Is it really time to say goodbye to my cat?
Janiss Garza |
Posted: August 25, 2014, 3 p.m. EDT
I just had my cat put to sleep – my silly, snarky (yes, she was that in real life too), sweetly devoted blogging cat, Sparkle. She made what could have been a very hard decision easy for me because I was willing to listen to her. She left with grace and style. This hasn't always been the case with my cats in the past.
Sparkle over the past three months. Here, in June; below, July; and, finally, her last month in August
The first time I had to make this decision was so long ago, it's hazy in my memory. I was in my very early 20s, and my boyfriend at the time had given me an adorable, gray kitten to keep me company, and to be a companion to the cat I already had. She loved everybody and was the nicest little girl, but as the months passed, she never seemed to get much bigger than kitten sized. Sometime after she was around a year old, she started to get sick, so I took her to the vet. They cut her open – and found her body was riddled with tumors. I was so heartbroken, I just told the vet on the phone to put her to sleep and send me the bill. I couldn't deal with it. I didn't get a second cat again for years.
The next time was the cat I had concurrently with the little gray girl. He was half Siamese and 100% black. As is the case with many Siamese and part-Siamese cats, he was utterly devoted to me and mistrustful of anyone else. Being very young and restless, I abused his devotion horribly. I would leave town – once for several weeks – and leave him in the care of whoever was convenient and relatively responsible. These trips of mine must have been very hard on him, now that I look back, but at the time I just took my traveling for granted. In fact, late in his life, I had an editorial job that sent me out of town to interview rock bands quite frequently. That is also around the time he developed chronic renal failure. I did the best I could at the time for him, but as anyone with a CRF cat knows, it's a mean disease that sucks the life out of a kitty. His health deteriorated by degrees and he ate less and less. Finally, I returned from one trip to find him curled up in his litterbox, the food left for him, uneaten. He weakly looked up at me and I could tell that he was dying. The only reason he was still alive at all was that he had been waiting for me to come home. So even though it was close to midnight, I did the only thing I could for him. I picked him up, went back down to my car and drove him to the emergency clinic to have him put out of his misery.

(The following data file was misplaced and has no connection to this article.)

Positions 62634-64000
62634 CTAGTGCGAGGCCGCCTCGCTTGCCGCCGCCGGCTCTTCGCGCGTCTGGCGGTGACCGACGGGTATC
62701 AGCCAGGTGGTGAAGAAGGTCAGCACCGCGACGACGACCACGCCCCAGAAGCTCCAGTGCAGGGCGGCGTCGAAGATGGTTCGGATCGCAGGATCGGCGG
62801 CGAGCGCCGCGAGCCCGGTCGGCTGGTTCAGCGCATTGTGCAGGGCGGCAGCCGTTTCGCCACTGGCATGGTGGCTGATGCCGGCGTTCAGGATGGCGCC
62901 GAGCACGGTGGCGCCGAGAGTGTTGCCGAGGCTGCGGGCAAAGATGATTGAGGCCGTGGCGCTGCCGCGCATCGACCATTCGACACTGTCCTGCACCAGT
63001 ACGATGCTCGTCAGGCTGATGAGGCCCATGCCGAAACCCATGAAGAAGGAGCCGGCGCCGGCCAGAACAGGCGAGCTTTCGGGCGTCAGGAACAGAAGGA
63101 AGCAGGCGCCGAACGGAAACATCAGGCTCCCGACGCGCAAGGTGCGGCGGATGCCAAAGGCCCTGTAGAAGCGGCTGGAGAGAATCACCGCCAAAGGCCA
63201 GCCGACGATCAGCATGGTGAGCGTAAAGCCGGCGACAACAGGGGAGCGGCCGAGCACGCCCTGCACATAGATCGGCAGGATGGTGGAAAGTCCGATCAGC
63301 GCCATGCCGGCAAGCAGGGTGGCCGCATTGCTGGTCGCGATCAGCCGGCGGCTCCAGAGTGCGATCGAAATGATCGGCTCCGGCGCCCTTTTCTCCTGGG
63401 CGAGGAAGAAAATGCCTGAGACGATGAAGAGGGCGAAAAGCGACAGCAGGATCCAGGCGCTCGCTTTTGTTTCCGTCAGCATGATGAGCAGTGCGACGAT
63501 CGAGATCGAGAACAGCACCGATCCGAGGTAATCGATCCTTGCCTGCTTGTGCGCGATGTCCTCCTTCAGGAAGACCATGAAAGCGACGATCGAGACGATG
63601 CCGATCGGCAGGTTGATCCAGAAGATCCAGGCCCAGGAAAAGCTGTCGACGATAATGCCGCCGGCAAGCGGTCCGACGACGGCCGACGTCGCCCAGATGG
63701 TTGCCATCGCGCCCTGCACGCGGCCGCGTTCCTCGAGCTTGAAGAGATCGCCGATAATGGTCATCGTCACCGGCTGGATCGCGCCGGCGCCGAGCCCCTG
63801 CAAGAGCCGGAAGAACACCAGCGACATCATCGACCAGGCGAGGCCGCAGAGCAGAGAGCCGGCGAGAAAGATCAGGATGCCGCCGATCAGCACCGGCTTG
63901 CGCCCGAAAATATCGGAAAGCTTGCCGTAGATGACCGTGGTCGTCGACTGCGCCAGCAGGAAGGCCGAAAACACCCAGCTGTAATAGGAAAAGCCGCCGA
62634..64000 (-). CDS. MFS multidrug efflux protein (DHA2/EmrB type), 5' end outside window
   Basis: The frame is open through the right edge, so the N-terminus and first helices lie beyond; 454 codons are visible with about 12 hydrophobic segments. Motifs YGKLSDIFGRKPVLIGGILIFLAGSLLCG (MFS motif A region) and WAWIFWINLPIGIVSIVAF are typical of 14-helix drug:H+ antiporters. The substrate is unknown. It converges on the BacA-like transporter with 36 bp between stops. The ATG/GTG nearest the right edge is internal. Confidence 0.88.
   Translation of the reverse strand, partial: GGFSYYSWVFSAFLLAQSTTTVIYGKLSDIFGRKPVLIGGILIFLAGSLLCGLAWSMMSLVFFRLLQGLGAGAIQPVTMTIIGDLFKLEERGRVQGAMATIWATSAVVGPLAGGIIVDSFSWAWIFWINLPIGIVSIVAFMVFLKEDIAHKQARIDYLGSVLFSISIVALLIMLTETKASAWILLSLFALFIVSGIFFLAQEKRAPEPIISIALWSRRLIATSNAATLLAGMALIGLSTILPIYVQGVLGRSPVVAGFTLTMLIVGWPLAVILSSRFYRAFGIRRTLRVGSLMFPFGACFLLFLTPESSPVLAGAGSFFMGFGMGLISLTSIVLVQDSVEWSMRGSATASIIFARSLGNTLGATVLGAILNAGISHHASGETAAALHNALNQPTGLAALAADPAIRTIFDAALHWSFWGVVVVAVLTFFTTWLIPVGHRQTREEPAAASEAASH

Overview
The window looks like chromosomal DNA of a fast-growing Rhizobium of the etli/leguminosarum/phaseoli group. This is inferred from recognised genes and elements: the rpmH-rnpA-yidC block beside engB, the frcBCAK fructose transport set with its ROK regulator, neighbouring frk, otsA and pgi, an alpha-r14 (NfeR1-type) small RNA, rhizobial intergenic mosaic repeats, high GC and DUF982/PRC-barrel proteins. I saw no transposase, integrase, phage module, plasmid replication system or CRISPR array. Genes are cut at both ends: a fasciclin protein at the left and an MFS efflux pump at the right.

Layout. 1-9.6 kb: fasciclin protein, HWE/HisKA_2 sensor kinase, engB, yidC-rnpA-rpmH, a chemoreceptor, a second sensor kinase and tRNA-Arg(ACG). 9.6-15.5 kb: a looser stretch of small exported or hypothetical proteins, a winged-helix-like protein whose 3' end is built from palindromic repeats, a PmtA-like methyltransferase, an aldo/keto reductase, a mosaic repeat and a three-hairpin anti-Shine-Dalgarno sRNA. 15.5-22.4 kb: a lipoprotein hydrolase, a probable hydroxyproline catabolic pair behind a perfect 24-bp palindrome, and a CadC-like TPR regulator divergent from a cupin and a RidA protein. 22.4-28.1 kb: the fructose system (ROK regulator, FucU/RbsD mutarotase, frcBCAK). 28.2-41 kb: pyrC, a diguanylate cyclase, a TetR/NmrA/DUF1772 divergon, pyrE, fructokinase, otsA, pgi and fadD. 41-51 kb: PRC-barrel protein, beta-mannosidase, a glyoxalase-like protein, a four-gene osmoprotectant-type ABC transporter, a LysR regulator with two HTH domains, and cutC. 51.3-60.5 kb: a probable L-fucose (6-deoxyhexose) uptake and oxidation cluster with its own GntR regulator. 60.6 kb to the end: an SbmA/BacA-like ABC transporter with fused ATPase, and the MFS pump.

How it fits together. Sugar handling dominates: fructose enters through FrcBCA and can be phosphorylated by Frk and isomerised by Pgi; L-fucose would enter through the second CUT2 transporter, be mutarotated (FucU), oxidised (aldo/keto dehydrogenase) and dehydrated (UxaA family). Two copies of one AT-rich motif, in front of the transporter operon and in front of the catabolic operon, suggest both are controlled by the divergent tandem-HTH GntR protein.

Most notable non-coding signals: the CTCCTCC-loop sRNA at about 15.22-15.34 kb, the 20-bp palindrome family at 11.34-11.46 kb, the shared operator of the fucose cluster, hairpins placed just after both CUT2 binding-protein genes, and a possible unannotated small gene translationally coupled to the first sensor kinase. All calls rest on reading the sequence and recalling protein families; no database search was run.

Harlot, my soul cat, gave me the hardest time because she never seemed to lose her will to live. When she was diagnosed with bone cancer, the vet gave her about 6 months to live. She lasted a year and a half, and for over a year of that was still catching birds and mice. Harlot's heart and spirit were the outdoors, so when the vet told me that amputating her leg wouldn't lengthen her life by much, I opted out of the surgery (she would have had to become an indoor-only kitty) and let the disease run its course. It was the right decision for her – she continued to hunt and climb trees and yell at me through the window of my home office and jump through second-story windows. But eventually the tumor overtook her whole body. Even then, she showed no loss of spirit, no desire to leave the world. Towards the end, I kept thinking (almost hoping) that I would wake up one morning and she would be gone, but she kept on going. Finally, her tumor got so awful and so bad I knew I had to put her down. I went to the store and bought her some deli chicken, sat her out in the sun and let her eat as much as she wanted. Until the end, she had a healthy appetite. Then later that day, I took her in and had her euthanized. It was the toughest decision because she seemed so oblivious to the fact that she was dying. Maybe that is how most wild things are at the end.